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Arable awards a growing success

Arable awards a growing success
Andy and Jo Innes, winners of the Grower of the Year small seeds award, credit their team for their success. PHOTO CLAIRE INKSON

Mid Canterbury was well represented at the Arable Awards in Christchurch, with finalists from the region in the running for the Growers Awards and Arable Farmer of the Year.

The awards were held at Wigram Airforce Museum last Thursday night, with a crowd of over 600 attendees, almost double that of the previous year.

Sam and Hannah Grant from Ashburton picked up the Grower of the Year award for grain, while Andy and Jo Innes from Innes Fields Ltd in Rakaia won the Grower of the Year for small seeds.

Andy Innes said the Arable Awards were an important part of telling the arable story.

“We need to promote ourselves, and the industry needs to promote itself.

“We need to tell our story in a positive way and be proud of what we do.”

Innes said it was an honour to be nominated and credited the support of the Innes Field staff and agronomists for the award win.

“It’s a team effort.

“We are only as good as the team around us, and we are fortunate to have a great one.”

The coveted Arable Farmer of the Year Award went to Hugh Richie from Hawkes Bay, whose farm had suffered from flooding during Cyclone Gabrielle.

Judges noted that Richie had built a diverse farm system to cope with the change and adversity.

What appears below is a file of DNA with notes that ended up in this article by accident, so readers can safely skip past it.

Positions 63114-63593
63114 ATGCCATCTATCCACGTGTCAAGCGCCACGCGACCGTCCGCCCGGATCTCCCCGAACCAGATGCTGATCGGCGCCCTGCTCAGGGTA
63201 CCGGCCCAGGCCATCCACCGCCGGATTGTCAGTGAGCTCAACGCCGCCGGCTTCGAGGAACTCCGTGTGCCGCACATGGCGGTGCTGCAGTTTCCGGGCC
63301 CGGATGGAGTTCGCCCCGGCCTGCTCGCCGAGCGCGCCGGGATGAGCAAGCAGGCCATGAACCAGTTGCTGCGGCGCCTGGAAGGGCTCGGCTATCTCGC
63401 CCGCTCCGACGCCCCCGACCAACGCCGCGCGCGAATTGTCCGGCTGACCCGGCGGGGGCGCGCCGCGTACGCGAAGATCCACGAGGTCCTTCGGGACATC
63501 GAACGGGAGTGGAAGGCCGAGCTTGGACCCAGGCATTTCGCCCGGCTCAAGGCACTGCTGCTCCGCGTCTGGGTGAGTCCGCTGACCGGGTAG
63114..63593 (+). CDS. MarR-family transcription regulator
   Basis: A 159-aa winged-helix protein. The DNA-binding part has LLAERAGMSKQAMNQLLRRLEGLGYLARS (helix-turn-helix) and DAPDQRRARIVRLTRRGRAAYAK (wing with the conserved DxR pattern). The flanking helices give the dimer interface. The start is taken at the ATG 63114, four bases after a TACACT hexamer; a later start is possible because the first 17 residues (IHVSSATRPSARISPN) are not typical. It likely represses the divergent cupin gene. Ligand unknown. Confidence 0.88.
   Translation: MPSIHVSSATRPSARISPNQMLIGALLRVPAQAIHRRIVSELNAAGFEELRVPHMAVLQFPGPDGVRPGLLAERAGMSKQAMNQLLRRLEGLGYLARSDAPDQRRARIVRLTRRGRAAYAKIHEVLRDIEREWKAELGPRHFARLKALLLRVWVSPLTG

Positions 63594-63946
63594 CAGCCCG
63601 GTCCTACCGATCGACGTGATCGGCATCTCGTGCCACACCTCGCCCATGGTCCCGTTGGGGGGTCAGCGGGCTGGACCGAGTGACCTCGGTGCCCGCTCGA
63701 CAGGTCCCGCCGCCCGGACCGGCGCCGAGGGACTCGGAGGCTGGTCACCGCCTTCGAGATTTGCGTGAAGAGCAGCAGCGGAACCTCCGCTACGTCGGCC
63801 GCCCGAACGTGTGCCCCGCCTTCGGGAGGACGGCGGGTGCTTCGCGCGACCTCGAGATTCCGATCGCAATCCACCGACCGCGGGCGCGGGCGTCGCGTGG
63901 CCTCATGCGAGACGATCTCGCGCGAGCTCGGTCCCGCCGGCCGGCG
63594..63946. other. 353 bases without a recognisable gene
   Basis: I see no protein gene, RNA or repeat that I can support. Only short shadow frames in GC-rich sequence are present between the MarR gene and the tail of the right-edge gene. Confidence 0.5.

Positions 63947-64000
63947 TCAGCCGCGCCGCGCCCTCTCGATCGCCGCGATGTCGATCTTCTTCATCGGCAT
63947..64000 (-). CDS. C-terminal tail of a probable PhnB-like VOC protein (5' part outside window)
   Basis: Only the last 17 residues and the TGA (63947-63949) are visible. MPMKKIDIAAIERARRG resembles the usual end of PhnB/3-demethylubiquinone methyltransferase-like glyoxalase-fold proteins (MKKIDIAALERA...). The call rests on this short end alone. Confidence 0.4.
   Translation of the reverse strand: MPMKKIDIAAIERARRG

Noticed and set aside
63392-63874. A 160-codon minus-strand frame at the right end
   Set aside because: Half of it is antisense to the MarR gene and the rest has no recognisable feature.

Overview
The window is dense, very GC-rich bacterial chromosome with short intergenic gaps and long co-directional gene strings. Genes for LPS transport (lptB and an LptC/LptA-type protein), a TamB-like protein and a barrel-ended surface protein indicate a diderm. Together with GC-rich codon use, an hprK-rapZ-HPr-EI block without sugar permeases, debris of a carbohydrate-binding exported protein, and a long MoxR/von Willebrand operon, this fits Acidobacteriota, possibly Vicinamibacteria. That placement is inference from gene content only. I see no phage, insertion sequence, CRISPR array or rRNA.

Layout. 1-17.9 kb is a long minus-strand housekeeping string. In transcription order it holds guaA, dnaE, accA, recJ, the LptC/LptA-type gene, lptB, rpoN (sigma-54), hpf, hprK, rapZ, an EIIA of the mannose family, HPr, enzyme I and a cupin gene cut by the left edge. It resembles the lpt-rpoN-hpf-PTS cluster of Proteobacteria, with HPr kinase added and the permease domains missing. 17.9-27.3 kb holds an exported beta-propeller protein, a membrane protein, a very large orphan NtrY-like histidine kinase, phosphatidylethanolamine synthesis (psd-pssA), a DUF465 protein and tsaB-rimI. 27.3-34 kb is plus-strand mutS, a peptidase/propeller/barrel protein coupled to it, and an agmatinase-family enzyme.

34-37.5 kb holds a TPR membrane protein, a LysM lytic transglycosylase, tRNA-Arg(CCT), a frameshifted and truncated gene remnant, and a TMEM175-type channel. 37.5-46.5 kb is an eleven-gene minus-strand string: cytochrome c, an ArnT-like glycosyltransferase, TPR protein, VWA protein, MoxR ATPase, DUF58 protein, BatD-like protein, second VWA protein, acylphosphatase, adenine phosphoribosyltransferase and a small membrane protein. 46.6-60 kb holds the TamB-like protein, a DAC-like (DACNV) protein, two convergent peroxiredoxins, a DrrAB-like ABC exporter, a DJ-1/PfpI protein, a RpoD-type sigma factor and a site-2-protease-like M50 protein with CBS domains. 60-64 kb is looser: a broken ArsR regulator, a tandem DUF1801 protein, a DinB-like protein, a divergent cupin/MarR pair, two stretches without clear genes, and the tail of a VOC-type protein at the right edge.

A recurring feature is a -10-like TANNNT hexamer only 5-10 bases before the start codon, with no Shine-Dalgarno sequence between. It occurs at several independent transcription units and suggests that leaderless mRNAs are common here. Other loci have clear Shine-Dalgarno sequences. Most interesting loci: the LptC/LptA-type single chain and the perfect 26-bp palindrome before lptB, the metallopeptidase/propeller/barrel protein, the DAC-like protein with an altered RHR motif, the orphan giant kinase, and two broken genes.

“He was always looking to do better, always looking to see what he can learn from,” the judging panel said.

Barenbrug New Zealand Plant Breeding Team won the Plant Breeder/Researcher Award presented by the New Zealand Plant Breeding and Research Association (PBRA).

The breeding team was recognised for their contribution to crop development and the impact on seed quality and yield.

PBRA general manager Thomas Chin said that plant breeding is the starting point for the arable and seed industry, with breeders underpinning the arable sector, which generates $800 million in annual sales including $245 million from exports.

“The industry relies on the skills of the many talented individuals as they strive to meet the needs of farmers and growers.

“Their contributions mean a more productive and profitable primary industry.”

Federated Farmers arable chairperson David Birkett, who was named Arable Farmer of the Year in the 2022 awards, said the awards celebrate the “cream of the crop of New Zealand’s arable sector”.

“The event is about coming together to network, tell success stories and spotlight the business and investment opportunities the sector generates.”

2023 Arable Award Winners

Innovation Award – Blair and Jody Drysdale, Hopefield Hemp

Arable Food Champion – Rob and Toni Auld, Auld Farm Distillery

Arable Farmer of the Year – Hugh Richie

Maize Grower of the Year – David and Adrienne Wordsworth

Small Seeds Grower of the Year – Andy and Jo Innes

Grain Grower of the Year – Sam and Hannah grant

Researcher of the Year – Dr Richard Chynoweth from the Foundation for Arable Research

Environmental and Sustainability Award - Andrew and Amy Darling

Emerging Talent Award – James Abbiss of Silverton pastoral

Agronomist of the Year – Paul Johnston, Yara Fertilizers Ltd

Plant Breeder/Researcher of the Year – The Barenbrug New Zealand Plant Breeding Team

Arable Employer of the Year – PGG Wrightson Seeds

By Claire Inkson